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Pet Preparedness

Updated: Jun 20

Pet Preparedness Month, observed in June, is a dedicated time to raise awareness about the importance of an emergency plan for pets. Whether it's a natural disaster, an unexpected evacuation, or any other emergency, being prepared can ensure the safety and well-being of your furry, feathered, or scaly friends.


Creating an Emergency Kit for Your Pet

1. Food and Water: At least a week's food and water supply, along with bowls.

2. Medications: A supply of any medications your pet needs, along with medical records.

3. First Aid Kit: Pet-specific first aid supplies, including bandages, antiseptic, and any necessary medications.

4. Collar and Leash: Spare collars, leashes, and a harness if needed.

5. Identification: Updated ID tags and microchip information.

6. Litter and Waste Bags: Litter box and litter for cats, waste bags for dogs.

7. Comfort Items: Familiar toys, bedding, or blankets to reduce stress.

8. Carrier or Crate: For safe transport and housing during an emergency.


Evacuation Plan

1. Evacuation Routes: Know your evacuation routes and have multiple options.

2. Pet-Friendly Shelters: Identify pet-friendly shelters or hotels in your area.

Local Pet-Friendly Hotels: Super 8, Travelodge, Comfort Inn, Hampton Inn, Allure Hotel, Ramada Inn, Shore Vista Lodge, The Briars Resort, Red Pine Inn, Barrie KOA. (List Valid as of June 2024).

3. Contact Information: Keep a list of emergency contacts, including your veterinarian and local animal shelters.

4. Buddy System: Arrange with friends or family to take care of each other’s pets if one is unavailable during an emergency.

5. Practice Drills: Conduct regular emergency drills that include your pets to ensure everyone knows what to do.


I.D and Microchipping

Having your pet's identification on their collar and microchipped is important, regardless of the circumstances. When a pet becomes lost, every minute counts in terms of finding them and returning them to their worried owners.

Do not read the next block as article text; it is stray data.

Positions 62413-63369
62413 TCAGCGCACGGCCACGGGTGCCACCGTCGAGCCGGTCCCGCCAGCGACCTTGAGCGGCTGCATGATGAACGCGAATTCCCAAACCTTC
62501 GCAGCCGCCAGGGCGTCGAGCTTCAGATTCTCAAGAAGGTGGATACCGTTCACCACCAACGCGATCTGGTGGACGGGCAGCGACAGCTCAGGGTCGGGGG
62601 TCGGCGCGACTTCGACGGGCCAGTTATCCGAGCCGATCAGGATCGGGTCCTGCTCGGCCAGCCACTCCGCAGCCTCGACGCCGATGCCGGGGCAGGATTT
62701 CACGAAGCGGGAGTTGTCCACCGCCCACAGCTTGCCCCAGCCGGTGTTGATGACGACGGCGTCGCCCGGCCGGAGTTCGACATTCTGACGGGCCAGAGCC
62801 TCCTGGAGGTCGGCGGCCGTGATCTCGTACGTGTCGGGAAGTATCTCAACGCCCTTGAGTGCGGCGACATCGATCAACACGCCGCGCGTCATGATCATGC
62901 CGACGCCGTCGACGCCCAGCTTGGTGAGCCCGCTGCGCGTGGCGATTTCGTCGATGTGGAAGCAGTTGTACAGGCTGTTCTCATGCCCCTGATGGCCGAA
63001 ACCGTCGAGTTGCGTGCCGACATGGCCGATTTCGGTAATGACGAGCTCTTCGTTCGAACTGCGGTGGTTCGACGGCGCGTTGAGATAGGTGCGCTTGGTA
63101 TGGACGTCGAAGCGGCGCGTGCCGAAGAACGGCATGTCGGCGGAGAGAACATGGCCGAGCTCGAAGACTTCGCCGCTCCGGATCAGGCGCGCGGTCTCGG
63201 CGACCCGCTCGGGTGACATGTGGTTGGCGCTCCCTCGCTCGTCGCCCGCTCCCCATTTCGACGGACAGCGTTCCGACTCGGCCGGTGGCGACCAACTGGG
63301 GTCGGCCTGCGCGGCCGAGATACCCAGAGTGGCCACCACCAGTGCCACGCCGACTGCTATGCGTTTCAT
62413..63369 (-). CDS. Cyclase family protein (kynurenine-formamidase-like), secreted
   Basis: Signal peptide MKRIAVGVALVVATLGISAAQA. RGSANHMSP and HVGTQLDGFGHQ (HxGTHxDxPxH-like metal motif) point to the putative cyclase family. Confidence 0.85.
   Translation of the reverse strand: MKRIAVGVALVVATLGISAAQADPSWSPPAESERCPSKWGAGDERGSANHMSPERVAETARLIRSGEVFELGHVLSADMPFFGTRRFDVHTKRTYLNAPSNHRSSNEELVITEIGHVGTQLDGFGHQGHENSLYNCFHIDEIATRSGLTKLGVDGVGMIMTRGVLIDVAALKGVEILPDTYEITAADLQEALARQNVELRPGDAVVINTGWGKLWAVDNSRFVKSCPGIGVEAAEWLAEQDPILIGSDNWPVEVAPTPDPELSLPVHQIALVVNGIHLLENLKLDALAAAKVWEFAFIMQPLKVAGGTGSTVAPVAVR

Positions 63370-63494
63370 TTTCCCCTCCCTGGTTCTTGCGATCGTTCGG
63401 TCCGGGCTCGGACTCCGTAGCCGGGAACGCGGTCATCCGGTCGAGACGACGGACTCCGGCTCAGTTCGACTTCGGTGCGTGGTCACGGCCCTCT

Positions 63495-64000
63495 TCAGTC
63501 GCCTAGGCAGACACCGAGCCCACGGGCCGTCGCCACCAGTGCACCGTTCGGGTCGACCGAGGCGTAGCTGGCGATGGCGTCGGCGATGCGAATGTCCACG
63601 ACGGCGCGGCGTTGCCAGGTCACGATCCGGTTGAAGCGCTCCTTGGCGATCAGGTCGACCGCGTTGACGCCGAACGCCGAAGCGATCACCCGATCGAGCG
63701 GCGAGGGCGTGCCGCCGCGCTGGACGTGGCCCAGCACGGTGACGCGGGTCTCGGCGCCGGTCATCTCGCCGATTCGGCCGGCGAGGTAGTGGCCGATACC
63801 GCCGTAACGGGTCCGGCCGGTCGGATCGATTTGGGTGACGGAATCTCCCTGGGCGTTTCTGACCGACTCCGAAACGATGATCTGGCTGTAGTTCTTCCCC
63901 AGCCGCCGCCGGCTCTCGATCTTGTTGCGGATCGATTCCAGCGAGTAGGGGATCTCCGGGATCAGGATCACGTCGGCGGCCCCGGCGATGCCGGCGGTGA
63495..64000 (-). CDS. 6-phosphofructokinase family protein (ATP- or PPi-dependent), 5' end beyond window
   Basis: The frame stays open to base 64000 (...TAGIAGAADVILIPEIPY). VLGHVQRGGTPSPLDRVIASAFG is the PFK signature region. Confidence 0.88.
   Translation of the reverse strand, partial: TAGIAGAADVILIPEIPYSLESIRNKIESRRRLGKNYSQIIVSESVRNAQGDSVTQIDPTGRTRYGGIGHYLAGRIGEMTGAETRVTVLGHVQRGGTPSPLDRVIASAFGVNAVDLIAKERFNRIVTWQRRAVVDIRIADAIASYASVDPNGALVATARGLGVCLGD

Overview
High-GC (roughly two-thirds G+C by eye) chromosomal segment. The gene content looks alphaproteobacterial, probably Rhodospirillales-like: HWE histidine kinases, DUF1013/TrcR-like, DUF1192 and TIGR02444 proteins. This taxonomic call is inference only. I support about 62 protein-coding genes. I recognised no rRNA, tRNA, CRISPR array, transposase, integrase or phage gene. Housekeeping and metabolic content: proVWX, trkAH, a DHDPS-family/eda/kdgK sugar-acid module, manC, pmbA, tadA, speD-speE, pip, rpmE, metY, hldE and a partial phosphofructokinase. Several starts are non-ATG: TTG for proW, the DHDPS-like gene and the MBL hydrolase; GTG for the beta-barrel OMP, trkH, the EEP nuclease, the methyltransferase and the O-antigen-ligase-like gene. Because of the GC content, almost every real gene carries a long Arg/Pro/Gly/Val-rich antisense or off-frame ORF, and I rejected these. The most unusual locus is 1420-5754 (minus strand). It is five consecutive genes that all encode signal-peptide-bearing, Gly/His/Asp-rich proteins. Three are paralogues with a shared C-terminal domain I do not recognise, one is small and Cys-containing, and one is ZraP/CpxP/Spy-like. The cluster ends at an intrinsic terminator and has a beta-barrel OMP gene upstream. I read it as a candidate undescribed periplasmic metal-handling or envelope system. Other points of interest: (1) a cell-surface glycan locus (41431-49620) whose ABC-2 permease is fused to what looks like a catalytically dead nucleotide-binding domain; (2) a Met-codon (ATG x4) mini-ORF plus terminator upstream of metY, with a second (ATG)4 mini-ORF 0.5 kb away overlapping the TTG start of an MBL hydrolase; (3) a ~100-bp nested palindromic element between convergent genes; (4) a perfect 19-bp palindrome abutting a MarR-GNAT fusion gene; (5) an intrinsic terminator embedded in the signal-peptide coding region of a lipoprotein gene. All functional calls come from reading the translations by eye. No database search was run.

One of the most effective ways to increase the chances of being reunited with a lost pet is to have them microchipped. A microchip is a small, permanent identification implant that contains essential information about the pet, such as their name, breed, age, and owner's contact information. When a lost pet is taken to a veterinary clinic or animal shelter, the microchip can be scanned to retrieve this information and help reunite the pet with their owner.

However, it's imperative to keep the microchip up-to-date and accurate. If the information associated with the microchip is outdated or incorrect, it can delay or even prevent the successful return of the pet. This is why it's crucial to register the microchip with a reliable database and keep your contact information current.

Unfortunately, many lost pets do not have microchips, which can lead to a longer and more challenging recovery process. Without a microchip, pets may be stuck in shelters for extended periods or even end up in new homes without their original owners knowing. This can be heartbreaking for both the pet and their owners.

In fact, many shelters and rescue organizations report that they see countless dogs and cats coming through their doors every year without identification or microchips. These pets are often held in shelters for weeks or even months, only to be adopted by new families who may not know their original owners are frantically searching for them.

By having your pets identified and microchipped, you can rest assured that if they ever become lost, they will be more likely to be returned to you quickly and safely. It's a simple step that can make all the difference in reuniting you with your beloved companion. So don't wait – get your pets microchipped today and give yourself peace of mind knowing that they'll always be just a scan away from coming home.


During an Emergency

  1. Stay Informed: Monitor local news and weather reports for updates.

  2. Keep Calm: Pets can sense your anxiety; staying calm can help keep them calm.

  3. Follow Authorities: Adhere to the guidance and instructions from emergency services.

After an Emergency

  1. Check for Injuries: Thoroughly check your pet for injuries and seek veterinary care if needed.

  2. Behaviour Changes: Be aware that pets may exhibit behaviour changes due to stress.

  3. Re-establish Routine: Try to get back to your pet's regular routine as soon as possible to provide a sense of normalcy.


With these preparations, you can provide your furry, feathered, or scaly friends with the best chance of staying safe and secure during emergencies. Pet Preparedness Month is a reminder to act now and ensure peace of mind for you and your beloved companions.


Pictures of cats and dogs
Create an Emergency Kit

Microchip your pet to help bring them home.
Microchip and Update your pet's I.D

Family with a dog: Infograph on hoe to prepare for and emergency
Are you Prepared






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